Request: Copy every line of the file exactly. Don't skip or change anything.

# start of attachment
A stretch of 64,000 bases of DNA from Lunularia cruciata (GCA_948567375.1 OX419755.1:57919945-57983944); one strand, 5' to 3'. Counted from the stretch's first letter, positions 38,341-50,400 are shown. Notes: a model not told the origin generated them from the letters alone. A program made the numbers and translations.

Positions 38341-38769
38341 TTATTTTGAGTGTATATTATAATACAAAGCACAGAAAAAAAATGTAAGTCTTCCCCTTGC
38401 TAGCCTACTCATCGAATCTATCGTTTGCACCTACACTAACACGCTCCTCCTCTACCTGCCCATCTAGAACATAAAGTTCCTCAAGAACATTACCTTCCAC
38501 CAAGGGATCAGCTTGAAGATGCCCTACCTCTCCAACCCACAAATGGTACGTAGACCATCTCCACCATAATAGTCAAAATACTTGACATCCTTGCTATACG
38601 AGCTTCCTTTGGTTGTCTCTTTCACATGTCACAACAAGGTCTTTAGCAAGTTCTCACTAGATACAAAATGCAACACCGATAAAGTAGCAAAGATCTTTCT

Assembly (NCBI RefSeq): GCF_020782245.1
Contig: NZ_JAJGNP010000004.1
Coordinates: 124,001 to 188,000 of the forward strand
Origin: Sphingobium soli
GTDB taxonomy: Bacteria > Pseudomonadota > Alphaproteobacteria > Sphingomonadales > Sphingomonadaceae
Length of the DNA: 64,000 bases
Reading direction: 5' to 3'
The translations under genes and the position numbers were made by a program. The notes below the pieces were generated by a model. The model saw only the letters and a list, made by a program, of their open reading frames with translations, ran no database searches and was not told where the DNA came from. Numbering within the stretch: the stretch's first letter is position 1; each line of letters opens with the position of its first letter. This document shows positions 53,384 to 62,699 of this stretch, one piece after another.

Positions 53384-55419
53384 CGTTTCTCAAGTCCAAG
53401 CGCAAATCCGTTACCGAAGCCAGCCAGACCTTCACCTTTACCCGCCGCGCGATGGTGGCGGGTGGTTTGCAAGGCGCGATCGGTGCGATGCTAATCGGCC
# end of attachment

A stretch of 64,000 bases of DNA from Lunularia cruciata (GCA_948567375.1 OX419755.1:57919945-57983944); one strand, 5' to 3'. Counted from the stretch's first letter, positions 38,341-50,400 are shown. Notes: a model not told the origin generated them from the letters alone. A program made the numbers and translations.

Positions 38341-38769
38341 TTATTTTGAGTGTATATTATAATACAAAGCACAGAAAAAAAATGTAAGTCTTCCCCTTGC
38401 TAGCCTACTCATCGAATCTATCGTTTGCACCTACACTAACACGCTCCTCCTCTACCTGCCCATCTAGAACATAAAGTTCCTCAAGAACATTACCTTCCAC
38501 CAAGGGATCAGCTTGAAGATGCCCTACCTCTCCAACCCACAAATGGTACGTAGACCATCTCCACCATAATAGTCAAAATACTTGACATCCTTGCTATACG
38601 AGCTTCCTTTGGTTGTCTCTTTCACATGTCACAACAAGGTCTTTAGCAAGTTCTCACTAGATACAAAATGCAACACCGATAAAGTAGCAAAGATCTTTCT

Assembly (NCBI RefSeq): GCF_020782245.1
Contig: NZ_JAJGNP010000004.1
Coordinates: 124,001 to 188,000 of the forward strand
Origin: Sphingobium soli
GTDB taxonomy: Bacteria > Pseudomonadota > Alphaproteobacteria > Sphingomonadales > Sphingomonadaceae
Length of the DNA: 64,000 bases
Reading direction: 5' to 3'
The translations under genes and the position numbers were made by a program. The notes below the pieces were generated by a model. The model saw only the letters and a list, made by a program, of their open reading frames with translations, ran no database searches and was not told where the DNA came from. Numbering within the stretch: the stretch's first letter is position 1; each line of letters opens with the position of its first letter. This document shows positions 53,384 to 62,699 of this stretch, one piece after another.

Positions 53384-55419
53384 CGTTTCTCAAGTCCAAG
53401 CGCAAATCCGTTACCGAAGCCAGCCAGACCTTCACCTTTACCCGCCGCGCGATGGTGGCGGGTGGTTTGCAAGGCGCGATCGGTGCGATGCTAATCGGCC